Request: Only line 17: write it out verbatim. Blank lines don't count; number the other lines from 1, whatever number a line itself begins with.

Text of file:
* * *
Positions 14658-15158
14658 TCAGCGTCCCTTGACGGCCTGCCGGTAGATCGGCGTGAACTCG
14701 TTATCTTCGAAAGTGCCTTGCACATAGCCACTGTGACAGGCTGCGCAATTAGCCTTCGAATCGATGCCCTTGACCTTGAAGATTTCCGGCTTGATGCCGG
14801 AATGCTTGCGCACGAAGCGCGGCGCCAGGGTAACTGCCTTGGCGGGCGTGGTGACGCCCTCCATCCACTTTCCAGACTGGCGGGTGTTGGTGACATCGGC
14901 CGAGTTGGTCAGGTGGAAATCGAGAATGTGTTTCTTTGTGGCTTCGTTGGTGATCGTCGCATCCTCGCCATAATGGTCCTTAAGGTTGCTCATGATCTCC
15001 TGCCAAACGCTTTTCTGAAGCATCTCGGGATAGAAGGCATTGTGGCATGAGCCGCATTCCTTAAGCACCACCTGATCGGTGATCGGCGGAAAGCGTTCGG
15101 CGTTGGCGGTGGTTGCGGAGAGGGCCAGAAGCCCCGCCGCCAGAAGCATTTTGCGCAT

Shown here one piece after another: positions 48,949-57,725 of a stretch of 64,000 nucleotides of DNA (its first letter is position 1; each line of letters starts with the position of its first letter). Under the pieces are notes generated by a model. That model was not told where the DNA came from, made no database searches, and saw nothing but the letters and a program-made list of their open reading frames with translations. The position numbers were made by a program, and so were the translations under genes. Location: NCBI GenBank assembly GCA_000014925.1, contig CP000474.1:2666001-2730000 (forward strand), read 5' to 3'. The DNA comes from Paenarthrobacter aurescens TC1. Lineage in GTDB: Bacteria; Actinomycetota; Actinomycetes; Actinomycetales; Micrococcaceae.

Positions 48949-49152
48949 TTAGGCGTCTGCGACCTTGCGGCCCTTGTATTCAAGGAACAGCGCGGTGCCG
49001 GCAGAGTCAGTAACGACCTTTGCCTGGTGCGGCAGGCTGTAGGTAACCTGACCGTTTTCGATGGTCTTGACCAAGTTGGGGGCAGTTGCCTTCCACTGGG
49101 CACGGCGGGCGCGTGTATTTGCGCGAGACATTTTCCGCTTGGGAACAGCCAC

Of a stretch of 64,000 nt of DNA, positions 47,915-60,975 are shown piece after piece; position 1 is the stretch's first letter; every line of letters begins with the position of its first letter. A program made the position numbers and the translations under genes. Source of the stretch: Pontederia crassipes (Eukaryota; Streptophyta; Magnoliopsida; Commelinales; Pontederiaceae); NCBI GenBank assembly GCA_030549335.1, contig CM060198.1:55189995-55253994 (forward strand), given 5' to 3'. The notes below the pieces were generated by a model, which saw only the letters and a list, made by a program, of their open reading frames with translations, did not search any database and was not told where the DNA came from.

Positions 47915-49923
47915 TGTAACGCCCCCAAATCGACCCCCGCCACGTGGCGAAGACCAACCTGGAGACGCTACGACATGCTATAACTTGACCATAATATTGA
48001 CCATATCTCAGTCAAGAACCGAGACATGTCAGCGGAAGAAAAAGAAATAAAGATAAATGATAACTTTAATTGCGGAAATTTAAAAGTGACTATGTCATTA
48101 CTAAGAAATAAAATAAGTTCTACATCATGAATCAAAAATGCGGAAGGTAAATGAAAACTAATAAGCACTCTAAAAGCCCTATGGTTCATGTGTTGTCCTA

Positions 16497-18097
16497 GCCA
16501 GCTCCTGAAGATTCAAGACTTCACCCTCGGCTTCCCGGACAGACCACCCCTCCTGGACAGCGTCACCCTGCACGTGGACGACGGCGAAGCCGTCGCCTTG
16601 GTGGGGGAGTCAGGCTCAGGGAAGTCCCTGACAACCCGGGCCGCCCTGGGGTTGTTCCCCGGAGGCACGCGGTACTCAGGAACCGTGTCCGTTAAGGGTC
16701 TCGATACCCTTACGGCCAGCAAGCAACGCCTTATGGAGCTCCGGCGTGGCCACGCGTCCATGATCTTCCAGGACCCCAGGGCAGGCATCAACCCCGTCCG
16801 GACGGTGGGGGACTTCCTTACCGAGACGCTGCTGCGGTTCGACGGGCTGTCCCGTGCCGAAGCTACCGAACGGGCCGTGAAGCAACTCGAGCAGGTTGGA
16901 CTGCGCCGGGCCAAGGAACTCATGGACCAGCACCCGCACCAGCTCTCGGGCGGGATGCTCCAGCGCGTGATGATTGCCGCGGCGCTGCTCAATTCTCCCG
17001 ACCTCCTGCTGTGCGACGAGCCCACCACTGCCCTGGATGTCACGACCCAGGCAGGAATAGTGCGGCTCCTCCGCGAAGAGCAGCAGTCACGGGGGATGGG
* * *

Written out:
48101 CTAAGAAATAAAATAAGTTCTACATCATGAATCAAAAATGCGGAAGGTAAATGAAAACTAATAAGCACTCTAAAAGCCCTATGGTTCATGTGTTGTCCTA